North Carolina governor Pat McCrory blasted the Justice Department’s lawsuit against North Carolina’s voter-ID law as “an overreach and without merit.”
In a press conference Monday afternoon, McCrory, who signed the new regulations into law in August, said he thought the lawsuit was “obviously influenced by national politics” because the Justice Department ignored similar laws in blue states.
“I recently saw a video of President Obama voting in Chicago and one of the first things he did was show a photo ID,” McCrory said. “And I believe if showing a voter ID is good enough and fair enough for our own president in Illinois, then it’s good enough for the people of North Carolina.”
The lawsuit, filed in the U.S. District Court for the Middle District of North Carolina, challenges four provisions of North Carolina’s new voter-ID law: the requirement that voters present photo identification to vote in person, the reduction in the number of days early voting is available, the discounting of provisional ballots cast outside the voter’s home precinct, and the elimination of same-day voter registration.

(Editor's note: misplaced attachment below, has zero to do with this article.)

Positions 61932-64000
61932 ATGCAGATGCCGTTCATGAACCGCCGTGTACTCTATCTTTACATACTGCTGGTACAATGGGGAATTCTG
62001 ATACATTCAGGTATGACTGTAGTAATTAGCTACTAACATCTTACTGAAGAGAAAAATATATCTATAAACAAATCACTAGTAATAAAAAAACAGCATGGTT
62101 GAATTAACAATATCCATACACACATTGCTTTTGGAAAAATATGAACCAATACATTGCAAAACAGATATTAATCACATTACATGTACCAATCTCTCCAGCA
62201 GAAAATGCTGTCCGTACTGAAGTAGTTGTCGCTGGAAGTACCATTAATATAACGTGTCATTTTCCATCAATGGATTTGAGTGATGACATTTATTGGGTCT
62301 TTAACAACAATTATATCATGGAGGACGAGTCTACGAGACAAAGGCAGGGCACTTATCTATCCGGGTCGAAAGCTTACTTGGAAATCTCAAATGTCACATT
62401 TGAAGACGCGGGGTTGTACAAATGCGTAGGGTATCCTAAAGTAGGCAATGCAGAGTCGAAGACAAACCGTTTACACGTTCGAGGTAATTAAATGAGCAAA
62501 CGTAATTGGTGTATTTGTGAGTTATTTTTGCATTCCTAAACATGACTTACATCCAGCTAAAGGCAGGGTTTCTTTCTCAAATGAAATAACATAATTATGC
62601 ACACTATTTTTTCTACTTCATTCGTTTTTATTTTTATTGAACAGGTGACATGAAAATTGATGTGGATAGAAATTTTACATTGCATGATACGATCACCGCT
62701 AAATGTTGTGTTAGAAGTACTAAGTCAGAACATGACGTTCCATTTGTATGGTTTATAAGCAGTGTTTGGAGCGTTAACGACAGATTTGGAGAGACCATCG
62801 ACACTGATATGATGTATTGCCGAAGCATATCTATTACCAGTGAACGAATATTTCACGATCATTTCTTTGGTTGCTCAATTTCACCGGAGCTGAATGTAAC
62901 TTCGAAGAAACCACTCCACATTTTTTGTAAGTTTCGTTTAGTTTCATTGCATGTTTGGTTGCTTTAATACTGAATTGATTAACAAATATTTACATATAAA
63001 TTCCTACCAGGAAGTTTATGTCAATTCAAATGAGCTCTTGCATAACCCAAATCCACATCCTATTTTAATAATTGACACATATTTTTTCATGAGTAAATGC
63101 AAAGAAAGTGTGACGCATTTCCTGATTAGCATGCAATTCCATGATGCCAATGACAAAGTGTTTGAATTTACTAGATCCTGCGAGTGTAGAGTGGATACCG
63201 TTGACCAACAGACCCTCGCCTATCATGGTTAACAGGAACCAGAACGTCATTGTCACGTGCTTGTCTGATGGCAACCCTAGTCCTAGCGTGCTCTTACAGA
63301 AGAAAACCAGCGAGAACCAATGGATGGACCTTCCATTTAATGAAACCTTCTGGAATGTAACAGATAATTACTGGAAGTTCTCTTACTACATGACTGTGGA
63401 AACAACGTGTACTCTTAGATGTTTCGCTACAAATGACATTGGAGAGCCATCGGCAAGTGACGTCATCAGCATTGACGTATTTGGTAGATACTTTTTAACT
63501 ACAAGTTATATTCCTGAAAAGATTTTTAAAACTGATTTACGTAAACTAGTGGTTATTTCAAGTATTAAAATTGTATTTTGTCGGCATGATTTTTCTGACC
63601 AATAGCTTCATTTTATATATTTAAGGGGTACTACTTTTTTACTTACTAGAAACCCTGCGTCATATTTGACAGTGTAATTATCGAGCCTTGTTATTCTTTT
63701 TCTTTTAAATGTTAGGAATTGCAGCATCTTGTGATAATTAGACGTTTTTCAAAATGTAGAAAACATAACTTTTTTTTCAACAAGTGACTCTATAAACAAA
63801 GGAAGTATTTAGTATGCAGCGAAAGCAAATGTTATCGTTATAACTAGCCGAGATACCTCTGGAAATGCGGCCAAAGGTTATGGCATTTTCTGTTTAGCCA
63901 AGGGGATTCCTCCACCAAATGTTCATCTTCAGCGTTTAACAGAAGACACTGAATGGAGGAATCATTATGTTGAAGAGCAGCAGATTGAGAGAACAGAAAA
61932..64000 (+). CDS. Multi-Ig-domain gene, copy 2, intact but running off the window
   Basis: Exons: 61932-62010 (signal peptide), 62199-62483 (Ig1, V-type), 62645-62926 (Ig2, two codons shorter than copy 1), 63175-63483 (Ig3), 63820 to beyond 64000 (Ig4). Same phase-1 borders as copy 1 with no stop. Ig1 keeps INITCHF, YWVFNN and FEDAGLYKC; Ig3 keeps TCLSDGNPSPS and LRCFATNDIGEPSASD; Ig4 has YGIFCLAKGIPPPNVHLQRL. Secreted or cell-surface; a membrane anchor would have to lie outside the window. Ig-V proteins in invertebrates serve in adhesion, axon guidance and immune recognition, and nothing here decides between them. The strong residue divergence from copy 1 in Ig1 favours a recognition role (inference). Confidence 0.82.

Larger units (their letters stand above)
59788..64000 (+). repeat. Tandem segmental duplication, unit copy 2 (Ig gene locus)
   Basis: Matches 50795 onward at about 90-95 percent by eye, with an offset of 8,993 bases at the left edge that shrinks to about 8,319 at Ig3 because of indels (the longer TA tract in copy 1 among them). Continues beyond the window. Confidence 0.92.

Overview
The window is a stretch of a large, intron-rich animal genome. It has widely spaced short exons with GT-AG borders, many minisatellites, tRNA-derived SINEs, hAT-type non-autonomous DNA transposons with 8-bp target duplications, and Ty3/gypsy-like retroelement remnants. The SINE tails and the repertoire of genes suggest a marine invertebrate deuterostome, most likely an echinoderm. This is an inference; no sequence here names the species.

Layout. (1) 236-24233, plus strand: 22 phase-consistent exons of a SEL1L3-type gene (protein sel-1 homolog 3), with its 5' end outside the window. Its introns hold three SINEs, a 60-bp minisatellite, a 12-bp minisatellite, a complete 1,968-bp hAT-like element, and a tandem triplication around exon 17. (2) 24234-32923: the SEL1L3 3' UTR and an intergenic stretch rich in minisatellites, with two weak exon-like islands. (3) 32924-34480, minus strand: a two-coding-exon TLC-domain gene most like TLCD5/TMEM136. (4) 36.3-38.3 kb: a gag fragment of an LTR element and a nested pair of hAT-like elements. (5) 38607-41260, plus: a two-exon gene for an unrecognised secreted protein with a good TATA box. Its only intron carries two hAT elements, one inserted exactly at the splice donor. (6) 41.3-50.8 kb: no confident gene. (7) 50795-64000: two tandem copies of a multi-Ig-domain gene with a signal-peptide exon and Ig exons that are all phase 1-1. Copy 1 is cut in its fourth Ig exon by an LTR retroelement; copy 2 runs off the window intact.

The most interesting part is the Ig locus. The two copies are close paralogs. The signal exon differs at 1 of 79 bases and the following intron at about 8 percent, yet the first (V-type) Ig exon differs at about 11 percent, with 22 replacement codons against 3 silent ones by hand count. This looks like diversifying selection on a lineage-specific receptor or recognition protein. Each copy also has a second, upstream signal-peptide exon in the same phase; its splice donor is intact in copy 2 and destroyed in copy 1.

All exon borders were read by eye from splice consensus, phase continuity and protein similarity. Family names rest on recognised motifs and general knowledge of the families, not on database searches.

The Justice Department’s lawsuit maintains that each of these provisions will have a discriminatory effect on blacks and that the law was passed “with the purpose of denying or abridging the right of African Americans to vote on account of their race or color.” As such, it cites Section 3 of the Voting Rights Act (VRA) to request that the court prevent enforcement of the law, authorize the appointment of federal-election observers, and require North Carolina to “preclear” election law changes with the court.
This is the second lawsuit—the first was against Texas—that the Justice Department has filed against a state over a voter-ID law after the Supreme Court struck down Section 4 of the VRA in June. The ruling held that the formula the law used to determine which states, counties, and municipalities had to “preclear” any changes in their election laws with the Justice Department or the U.S. District Court for the District of Columbia was based on outdated information and therefore unconstitutional.